When using the term sensing in talking about pacemakers, we mean the ability of the pacemaker to “see” a signal of the heart’s own rhythm. As the heart’s myocardium depolarises, it generates an electrical output. This signal travels up the pacemaker lead in contact with the myocardium, and reaches the IPG. In the event that the IPG receives an electrical signal, the programming contained within it knows not to generate its own electrical stimulus.



This trace example shows 3 true beats, and lots of artefact, the same as the kind you might find on a 12 lead ECG. You know what represents a true beat, because you have the power of cognitive reasoning, but pacemaker software, as advanced as it may be, is still just software and as such, may interpret this incorrectly;

temporary_1471219665199 (2)Oversensing causes the IPG to refrain from pacing. One missed beat wouldn’t cause many problems, but a pause of 10 seconds would lead to a syncopal event, and make the implantation of the device a waste of time, and a danger to the patient, so programming to “cut out” noise and only register true beats is in the patient’s best interests.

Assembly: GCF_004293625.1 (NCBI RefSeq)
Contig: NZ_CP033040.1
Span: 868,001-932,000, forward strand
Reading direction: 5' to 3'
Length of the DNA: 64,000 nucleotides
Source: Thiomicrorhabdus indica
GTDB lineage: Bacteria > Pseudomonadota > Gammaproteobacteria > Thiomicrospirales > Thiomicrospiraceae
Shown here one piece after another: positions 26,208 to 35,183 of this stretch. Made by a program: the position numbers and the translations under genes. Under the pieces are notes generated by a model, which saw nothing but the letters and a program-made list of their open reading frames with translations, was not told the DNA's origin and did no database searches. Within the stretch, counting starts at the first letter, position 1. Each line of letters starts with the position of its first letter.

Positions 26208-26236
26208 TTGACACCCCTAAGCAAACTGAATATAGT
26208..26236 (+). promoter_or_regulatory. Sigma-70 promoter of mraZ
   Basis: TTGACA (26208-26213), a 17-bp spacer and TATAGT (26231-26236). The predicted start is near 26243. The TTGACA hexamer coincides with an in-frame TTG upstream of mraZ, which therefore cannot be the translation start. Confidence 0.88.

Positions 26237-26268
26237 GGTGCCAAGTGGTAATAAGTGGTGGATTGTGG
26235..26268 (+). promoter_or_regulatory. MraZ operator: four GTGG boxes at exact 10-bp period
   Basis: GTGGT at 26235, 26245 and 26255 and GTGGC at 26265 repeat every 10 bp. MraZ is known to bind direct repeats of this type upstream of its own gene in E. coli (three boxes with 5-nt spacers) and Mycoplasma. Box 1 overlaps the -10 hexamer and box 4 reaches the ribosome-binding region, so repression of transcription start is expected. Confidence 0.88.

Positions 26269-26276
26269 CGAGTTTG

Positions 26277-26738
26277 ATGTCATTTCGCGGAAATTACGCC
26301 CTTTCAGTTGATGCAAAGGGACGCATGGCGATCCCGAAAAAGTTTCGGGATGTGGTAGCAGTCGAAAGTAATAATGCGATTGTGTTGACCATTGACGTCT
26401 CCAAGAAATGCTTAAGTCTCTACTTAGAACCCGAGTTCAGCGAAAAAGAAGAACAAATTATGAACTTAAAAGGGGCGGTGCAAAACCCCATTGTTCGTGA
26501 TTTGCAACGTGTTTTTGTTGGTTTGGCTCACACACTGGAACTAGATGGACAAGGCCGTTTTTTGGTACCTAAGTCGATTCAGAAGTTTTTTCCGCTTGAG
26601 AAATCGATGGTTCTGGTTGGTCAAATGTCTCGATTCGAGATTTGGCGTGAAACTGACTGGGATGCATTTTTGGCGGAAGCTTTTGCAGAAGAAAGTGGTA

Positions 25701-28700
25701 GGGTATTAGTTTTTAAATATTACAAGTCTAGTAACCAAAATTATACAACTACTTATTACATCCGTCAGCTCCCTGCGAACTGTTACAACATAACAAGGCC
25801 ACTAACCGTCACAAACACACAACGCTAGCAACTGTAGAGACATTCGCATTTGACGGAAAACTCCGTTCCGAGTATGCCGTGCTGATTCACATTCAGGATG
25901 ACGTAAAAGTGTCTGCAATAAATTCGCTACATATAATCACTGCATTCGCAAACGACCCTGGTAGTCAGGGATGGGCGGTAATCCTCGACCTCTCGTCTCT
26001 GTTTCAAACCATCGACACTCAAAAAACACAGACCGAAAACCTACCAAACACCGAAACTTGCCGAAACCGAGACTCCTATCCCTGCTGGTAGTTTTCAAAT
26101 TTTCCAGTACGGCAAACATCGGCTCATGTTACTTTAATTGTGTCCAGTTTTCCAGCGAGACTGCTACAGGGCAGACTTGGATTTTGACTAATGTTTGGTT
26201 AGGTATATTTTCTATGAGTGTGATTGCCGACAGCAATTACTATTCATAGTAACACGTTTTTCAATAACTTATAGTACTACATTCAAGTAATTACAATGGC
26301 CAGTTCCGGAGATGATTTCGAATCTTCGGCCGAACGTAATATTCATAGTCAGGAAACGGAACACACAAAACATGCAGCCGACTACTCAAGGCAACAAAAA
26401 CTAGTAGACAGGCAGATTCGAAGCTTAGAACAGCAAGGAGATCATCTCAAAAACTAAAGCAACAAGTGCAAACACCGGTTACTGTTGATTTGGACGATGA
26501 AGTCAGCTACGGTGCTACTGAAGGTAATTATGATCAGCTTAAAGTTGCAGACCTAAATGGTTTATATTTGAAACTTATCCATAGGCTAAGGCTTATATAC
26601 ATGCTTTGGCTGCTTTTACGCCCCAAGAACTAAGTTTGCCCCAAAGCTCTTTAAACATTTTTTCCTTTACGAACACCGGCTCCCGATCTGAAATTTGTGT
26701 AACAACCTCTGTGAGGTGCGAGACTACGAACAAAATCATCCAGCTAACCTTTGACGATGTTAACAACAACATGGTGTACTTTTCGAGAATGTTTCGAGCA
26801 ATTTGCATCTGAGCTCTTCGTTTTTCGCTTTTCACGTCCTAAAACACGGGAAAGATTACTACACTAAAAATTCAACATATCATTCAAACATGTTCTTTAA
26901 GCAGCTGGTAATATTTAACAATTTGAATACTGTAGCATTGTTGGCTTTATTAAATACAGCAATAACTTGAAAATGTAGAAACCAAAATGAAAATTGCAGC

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If, for example, if the sensitivity of the device software is set to 7mV, it will sense everything FROM 7mV upwards, but not below.

temporary_1471254365995.pngAs is demonstrated above, this can result in undersensing, wherein genuine beats are missed.

In order to avoid this, the pacemaker is given a safety margin or 1/3rd of the measured value. The voltage output of a heart beat, whilst likely to vary, is highly unlikely to be less than 1/3 of its averaged value, hence setting the safety margin in such  way will eliminate the majority of the artefact and still allow the device to sense the true beats.